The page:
After a weekend of cavorting in Colombia, the White House was caught flat-footed by Argentina’s takeover of a big oil company whose loss will hike gas prices, harm Spain and slam U.S. investors. Lucky us.
Never was a response to a global outrage more mealy-mouthed than the one from the U.S. after Argentina’s President Cristina Fernandez de Kirchner, standing under a portrait of Evita Peron, announced a brazen grab for YPF, the Argentine oil company that’s 57% owned by Spain’s Repsol.
Markets fell, world leaders denounced the violation of contracts and economically battered Spain rallied European Union support.
But the U.S.? “We are following developments on this issue. We are not currently aware of any WTO complaints related to this issue,” the State Department said.
Then, leading from behind after Spain vowed a “forceful” response, Secretary of State Hillary Clinton tried to toughen up: “Having an open market is a preferable model. Models that include competition and market access have been the most successful around the world.”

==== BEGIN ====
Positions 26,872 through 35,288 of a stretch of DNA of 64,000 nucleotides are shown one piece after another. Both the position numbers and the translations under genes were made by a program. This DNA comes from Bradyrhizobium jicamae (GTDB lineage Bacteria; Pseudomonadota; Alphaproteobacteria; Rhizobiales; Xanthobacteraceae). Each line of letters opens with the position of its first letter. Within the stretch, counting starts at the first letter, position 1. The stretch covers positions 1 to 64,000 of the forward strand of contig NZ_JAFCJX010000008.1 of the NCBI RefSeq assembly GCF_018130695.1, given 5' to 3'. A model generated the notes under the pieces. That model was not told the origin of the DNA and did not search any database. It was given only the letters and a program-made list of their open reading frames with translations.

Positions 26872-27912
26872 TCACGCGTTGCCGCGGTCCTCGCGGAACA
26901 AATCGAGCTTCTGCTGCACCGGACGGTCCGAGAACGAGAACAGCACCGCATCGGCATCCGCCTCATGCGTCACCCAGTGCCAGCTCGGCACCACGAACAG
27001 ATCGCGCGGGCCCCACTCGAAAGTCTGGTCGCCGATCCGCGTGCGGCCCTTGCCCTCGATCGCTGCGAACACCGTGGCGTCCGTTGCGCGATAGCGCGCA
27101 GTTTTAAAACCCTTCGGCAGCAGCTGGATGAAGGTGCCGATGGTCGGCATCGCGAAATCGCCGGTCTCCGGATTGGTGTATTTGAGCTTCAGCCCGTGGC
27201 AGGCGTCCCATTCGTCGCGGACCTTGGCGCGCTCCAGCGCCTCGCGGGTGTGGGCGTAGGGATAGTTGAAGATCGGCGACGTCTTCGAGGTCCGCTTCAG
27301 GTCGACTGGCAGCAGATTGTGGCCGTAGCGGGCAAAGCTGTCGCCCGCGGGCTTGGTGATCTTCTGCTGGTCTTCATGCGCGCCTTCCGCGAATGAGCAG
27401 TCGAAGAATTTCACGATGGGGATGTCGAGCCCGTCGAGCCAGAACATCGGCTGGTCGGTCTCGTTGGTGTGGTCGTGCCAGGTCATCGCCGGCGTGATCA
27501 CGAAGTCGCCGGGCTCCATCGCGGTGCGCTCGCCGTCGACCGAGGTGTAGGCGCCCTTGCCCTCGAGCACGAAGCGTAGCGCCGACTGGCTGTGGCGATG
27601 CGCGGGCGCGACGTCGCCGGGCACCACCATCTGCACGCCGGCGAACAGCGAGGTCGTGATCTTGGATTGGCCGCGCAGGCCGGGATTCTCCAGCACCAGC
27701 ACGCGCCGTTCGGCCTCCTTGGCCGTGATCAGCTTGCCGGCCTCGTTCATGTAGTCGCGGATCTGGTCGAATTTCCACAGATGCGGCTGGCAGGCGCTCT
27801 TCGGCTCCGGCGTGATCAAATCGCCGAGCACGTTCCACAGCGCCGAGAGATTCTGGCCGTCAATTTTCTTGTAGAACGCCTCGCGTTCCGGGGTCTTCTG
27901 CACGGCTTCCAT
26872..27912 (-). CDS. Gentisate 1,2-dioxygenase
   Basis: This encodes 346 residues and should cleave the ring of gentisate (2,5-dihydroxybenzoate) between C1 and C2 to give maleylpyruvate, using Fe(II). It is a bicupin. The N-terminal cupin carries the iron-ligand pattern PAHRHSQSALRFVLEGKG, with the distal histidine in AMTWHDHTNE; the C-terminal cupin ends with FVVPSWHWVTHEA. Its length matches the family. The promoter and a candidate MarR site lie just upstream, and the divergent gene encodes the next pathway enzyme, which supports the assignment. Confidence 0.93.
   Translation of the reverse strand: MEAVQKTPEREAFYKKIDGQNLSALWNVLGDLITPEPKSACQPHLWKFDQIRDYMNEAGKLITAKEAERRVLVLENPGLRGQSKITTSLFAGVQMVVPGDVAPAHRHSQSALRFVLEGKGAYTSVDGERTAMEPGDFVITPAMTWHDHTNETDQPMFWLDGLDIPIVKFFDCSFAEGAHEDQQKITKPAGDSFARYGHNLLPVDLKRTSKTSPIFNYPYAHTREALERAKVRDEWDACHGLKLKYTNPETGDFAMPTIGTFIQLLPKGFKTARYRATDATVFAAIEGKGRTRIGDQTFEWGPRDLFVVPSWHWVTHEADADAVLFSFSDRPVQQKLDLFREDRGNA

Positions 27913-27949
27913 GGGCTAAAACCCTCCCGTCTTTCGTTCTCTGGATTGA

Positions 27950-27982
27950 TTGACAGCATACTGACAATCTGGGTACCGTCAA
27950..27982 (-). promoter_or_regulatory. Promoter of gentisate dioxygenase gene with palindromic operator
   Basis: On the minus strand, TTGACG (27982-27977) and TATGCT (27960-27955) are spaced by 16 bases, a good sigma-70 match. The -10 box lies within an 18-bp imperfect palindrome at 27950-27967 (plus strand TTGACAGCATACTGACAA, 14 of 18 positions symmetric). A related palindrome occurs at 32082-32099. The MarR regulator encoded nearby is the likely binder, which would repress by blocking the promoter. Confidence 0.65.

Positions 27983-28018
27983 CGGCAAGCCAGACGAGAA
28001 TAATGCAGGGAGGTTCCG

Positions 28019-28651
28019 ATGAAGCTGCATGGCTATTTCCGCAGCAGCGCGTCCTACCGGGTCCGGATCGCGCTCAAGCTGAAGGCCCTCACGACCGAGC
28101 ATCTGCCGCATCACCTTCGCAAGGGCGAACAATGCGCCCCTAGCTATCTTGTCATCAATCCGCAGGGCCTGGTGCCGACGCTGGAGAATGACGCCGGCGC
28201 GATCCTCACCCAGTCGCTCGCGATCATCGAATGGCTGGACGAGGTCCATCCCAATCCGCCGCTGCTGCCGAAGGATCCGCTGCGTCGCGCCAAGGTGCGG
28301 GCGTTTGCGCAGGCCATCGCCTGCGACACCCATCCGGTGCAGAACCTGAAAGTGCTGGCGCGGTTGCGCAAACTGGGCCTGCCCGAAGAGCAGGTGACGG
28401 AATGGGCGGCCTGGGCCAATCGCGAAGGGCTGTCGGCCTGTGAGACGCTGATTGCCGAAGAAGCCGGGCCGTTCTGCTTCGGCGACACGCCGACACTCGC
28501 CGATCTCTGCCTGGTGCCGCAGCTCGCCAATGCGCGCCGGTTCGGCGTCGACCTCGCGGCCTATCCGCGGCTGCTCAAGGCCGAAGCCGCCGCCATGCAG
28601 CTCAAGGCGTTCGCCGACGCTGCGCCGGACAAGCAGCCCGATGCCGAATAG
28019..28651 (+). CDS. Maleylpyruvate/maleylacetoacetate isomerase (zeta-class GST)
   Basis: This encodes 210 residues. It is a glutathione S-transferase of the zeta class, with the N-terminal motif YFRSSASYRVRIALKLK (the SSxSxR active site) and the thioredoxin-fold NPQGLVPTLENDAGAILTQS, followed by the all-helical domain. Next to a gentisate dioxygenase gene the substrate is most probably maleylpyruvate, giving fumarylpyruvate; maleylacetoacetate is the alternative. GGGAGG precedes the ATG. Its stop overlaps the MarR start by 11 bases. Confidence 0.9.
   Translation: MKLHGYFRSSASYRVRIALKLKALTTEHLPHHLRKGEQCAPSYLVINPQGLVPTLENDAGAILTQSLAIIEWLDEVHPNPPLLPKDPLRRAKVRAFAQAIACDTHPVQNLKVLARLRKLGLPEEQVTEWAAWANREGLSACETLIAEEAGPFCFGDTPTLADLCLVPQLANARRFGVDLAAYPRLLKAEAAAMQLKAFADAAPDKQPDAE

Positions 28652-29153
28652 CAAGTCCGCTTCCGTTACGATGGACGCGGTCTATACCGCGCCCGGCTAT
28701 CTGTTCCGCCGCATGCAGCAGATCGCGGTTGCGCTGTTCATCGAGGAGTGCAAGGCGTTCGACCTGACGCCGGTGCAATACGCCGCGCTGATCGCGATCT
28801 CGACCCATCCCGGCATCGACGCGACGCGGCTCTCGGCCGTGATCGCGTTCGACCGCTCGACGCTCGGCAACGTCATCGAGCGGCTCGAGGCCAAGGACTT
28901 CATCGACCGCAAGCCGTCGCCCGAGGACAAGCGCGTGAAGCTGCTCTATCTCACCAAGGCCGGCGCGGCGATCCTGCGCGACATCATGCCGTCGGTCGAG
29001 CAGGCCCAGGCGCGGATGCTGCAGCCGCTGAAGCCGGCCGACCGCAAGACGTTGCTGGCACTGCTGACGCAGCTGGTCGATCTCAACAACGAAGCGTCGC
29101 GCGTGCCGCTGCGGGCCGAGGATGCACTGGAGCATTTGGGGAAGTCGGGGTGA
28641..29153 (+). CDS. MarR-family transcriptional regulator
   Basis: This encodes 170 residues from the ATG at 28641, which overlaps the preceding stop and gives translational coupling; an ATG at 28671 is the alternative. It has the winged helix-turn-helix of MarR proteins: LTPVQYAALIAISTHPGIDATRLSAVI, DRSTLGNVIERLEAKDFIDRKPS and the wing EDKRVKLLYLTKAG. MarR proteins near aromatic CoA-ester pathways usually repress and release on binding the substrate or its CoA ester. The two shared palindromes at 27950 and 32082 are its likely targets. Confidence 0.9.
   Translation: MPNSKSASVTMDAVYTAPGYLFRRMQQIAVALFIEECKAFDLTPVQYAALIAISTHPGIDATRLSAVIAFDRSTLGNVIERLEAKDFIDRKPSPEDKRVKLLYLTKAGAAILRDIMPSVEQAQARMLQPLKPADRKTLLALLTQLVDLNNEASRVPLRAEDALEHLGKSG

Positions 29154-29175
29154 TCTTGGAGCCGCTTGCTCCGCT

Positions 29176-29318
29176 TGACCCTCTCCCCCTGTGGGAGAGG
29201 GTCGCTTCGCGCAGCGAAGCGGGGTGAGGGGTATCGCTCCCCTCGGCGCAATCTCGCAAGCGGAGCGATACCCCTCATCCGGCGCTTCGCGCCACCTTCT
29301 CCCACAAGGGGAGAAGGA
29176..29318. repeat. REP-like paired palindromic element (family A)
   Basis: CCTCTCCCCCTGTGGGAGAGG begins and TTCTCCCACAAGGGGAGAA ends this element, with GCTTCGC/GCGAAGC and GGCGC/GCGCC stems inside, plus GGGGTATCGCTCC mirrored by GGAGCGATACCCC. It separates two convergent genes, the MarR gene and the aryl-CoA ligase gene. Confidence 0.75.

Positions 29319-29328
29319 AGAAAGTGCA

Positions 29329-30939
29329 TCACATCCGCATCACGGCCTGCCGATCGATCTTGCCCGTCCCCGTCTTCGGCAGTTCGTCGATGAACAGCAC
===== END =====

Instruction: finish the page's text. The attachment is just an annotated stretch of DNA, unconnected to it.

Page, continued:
Which must have provoked a horse laugh from Buenos Aires. After all, Fernandez heard President Obama the first time when he declared that he free market “doesn’t work. It’s never worked.”The move — the largest expropriation since Russia expropriated Yukos in 2003 — not only hit Spain’s biggest company, already hit by a 38% loss of share value this year, it also moves Argentina sharply closer to another big default on its sovereign debt, trading in the debt swaps market shows.
But the U.S. is in for trouble, too, and that’s why the mush from the State Department, along with the weekend’s photos of dancing and drinking at the Summit of the Americas in Cartagena, Colombia, that conveyed no sense of the trouble ahead gives the sense that the Obama administration is asleep at the wheel.